That, feedback, is critical, and that data needs to be collected, analyzed, and reported.

That's, I think, these three constitute the most important elements in implementing intelligent automation, in any center, any setup.

So, over 90, of course, we live in interesting times and we live in probably times that we might never see again in our lifetime. And probably, we just transform businesses completely. We never, not because we still haven't got out of it. We don't know what's happened or what's going to happen in the future.

Flood definitely has happened is, this uncertainty has laid a lot of impact of importance at the goal of business resilience.

Business reliability, repeatability.

Less dependence on physical locations, greater dependence on the process, on the systems, on the workflows, and ultimately, automated delivery models.

So, if you just go back to what I was saying, a few seconds back on integrated workflows and having a unified system D it is times like this.

Then you actually see the impact of having invested in such a system, because if you are able to have so today, I have my team of about 270 people who are scattered across 16 different cities in India and in the Middle East. And because of this core, we're all working from home.

We have managed to get we have not missed a single SLA over the last three months because we have managed to integrate our processes to that level for fun.

We still haven't got to the automation part of it. We brought in the process integration part of it. And we have these kind of these systems, which enable us to work seamlessly without disruption, without dependence on a particular person or a particular process.

The system takes care of itself. We've got to that.

So, having this is going to be the future of what we keep hearing about the new normal, is all going to be about, I like to brackett all of this under trust.

Because, whether it's the reliability, the beta ability efficiency, whether it's pure availability, it's all kind of trust that you have to build, whether it's on the system, whether it's on the process, whether it's on people.

And, the move has also gone from people being in one location to collaborate and working.

I think that is the biggest change. If you see the impact that tools like Microsoft Teams has had on, on people working from home, it's, it's primarily enabling collaboration. Of course, there are people, there are, there is the reality.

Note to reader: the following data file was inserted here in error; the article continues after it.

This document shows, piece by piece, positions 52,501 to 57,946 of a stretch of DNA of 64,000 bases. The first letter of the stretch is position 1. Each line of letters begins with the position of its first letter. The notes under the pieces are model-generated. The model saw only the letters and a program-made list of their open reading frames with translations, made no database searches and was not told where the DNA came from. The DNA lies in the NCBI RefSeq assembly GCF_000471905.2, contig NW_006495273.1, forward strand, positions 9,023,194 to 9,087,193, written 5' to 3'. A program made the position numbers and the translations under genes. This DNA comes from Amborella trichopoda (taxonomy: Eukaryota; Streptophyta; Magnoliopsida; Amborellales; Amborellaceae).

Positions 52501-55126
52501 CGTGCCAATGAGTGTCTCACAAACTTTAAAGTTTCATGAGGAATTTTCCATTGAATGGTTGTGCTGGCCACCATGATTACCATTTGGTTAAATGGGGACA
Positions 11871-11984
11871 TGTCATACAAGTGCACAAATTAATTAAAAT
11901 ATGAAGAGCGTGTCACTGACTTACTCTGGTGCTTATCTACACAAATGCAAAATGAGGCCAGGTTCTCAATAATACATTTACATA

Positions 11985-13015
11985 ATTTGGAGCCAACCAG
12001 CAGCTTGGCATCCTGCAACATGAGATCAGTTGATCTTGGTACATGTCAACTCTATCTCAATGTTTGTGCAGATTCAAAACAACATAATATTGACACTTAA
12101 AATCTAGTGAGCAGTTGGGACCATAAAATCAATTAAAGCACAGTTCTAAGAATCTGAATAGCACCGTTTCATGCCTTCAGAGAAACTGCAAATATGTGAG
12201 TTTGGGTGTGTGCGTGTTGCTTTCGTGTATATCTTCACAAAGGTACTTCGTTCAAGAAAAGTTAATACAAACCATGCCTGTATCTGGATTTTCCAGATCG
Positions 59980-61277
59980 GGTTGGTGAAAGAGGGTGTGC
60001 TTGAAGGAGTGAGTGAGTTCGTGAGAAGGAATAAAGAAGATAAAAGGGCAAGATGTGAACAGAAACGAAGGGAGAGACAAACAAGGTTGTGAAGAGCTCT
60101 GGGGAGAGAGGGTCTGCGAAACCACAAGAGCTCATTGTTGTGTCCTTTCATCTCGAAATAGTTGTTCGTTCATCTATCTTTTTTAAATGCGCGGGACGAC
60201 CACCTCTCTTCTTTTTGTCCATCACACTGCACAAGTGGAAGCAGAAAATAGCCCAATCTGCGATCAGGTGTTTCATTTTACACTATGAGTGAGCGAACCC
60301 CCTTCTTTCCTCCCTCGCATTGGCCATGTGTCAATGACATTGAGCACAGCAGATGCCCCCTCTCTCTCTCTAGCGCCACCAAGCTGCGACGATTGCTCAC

Screenshot (4)Excuse me, you can replicate the Office culture, where you meet people, have your interactions, have your discussions and ideas.

Let's do this far better than what Robin, like, 10 had. We been kicked with light as 10 years ago.

It could be very faithful, but a lot of companies too transform or transition themselves into a lot from home setup. So That's one of the benefits that we've had with automation over the last few years.

So how is this actually going to affect us Let me let me let me mark a bit on this slide here because transformation is a it's a buzzword that's bandied about quite a lot.

It means a lot of things to a lot of people.

And when we are recovering from a crisis like this, how would you look new transformation?

How would you look at the future of your company force? There are fundamental things like customer retention that are stuff like capital adequacy. These are things that have to be managed, have to be addressed.

Those are hygiene factors.

But when you look at the long-term, how do you transform yourself?

one, to emerge from a crisis like this to face any such potential relapse of such a crisis, which is very possible Within the next year, year and a half, two years, still we have a vaccine that's that's highly reliable and tea.

How do you, one, given that a lot of businesses have changed permanently? How do you adapt your company to the needs of the future?

So, there, do we start? I'll be, I'll be going to talk just process improvement, workflows.